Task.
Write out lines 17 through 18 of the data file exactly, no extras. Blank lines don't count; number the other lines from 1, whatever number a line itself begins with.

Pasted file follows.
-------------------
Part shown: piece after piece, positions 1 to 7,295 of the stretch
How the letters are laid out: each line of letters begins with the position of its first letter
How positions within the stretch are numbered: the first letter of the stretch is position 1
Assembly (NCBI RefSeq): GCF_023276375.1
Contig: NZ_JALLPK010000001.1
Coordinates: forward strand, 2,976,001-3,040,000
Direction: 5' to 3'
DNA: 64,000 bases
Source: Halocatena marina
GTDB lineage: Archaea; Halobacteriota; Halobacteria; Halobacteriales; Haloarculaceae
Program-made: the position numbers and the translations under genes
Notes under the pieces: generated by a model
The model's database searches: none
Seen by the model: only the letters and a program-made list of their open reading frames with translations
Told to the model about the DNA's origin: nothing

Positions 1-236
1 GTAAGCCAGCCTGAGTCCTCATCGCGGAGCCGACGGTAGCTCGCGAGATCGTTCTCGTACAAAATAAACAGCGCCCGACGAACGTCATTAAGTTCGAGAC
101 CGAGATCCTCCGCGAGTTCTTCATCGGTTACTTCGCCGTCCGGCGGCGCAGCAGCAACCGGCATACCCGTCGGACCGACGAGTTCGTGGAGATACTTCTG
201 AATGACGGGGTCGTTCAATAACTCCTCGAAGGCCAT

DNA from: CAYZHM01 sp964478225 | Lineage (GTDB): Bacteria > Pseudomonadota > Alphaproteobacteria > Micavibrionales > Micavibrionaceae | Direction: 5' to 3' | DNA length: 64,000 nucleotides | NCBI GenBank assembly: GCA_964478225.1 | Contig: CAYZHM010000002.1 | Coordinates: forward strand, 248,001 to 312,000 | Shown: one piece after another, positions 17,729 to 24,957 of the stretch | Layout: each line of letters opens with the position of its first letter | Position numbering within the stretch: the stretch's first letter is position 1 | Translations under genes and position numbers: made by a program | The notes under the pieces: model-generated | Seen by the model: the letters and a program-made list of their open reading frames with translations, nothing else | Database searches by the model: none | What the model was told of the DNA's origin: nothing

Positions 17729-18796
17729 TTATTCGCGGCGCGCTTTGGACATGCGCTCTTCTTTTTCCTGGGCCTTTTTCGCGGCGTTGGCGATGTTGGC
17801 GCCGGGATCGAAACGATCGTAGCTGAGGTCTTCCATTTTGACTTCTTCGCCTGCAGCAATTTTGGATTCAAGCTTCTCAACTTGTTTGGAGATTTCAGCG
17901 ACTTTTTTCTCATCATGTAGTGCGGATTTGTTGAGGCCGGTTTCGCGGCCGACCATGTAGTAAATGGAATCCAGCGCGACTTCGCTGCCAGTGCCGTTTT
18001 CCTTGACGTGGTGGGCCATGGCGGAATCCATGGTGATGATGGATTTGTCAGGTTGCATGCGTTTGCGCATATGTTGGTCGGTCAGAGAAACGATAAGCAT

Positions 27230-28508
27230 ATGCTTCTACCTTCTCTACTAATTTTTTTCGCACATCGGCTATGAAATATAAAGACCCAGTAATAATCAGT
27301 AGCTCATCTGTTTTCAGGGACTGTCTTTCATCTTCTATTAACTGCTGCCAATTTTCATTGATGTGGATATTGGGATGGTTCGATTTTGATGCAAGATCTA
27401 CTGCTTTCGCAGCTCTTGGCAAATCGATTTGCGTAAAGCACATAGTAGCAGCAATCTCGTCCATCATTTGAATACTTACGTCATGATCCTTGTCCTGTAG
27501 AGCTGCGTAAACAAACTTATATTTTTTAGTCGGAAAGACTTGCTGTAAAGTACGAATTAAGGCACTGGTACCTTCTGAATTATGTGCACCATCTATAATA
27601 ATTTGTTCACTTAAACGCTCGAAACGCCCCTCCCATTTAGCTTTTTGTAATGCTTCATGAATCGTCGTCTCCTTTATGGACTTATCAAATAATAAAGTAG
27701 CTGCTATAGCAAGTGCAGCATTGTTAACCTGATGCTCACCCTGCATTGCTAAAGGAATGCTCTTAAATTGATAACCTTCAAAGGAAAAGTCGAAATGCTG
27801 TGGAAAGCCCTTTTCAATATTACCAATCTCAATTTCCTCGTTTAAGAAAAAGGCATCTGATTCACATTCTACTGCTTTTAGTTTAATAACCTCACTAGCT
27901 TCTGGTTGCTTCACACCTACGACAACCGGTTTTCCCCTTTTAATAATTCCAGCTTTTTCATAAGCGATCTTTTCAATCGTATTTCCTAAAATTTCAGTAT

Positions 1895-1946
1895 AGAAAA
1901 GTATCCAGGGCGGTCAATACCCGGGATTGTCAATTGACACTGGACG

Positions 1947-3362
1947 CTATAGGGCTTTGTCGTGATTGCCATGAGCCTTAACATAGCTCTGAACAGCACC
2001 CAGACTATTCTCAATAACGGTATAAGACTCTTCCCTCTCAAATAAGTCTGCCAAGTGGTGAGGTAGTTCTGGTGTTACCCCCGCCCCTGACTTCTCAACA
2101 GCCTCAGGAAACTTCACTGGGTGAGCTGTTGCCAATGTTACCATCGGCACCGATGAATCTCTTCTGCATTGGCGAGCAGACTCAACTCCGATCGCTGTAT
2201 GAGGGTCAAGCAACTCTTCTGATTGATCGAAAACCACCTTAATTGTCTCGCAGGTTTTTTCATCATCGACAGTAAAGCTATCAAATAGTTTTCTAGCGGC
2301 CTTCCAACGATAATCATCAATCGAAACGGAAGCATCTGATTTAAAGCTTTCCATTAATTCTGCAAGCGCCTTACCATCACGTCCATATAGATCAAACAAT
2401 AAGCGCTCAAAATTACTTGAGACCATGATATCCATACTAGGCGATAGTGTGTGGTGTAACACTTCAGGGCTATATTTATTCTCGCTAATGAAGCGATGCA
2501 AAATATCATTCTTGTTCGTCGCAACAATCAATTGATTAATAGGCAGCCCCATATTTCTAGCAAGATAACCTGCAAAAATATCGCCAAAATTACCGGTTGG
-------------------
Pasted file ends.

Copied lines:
1 GTAAGCCAGCCTGAGTCCTCATCGCGGAGCCGACGGTAGCTCGCGAGATCGTTCTCGTACAAAATAAACAGCGCCCGACGAACGTCATTAAGTTCGAGAC
101 CGAGATCCTCCGCGAGTTCTTCATCGGTTACTTCGCCGTCCGGCGGCGCAGCAGCAACCGGCATACCCGTCGGACCGACGAGTTCGTGGAGATACTTCTG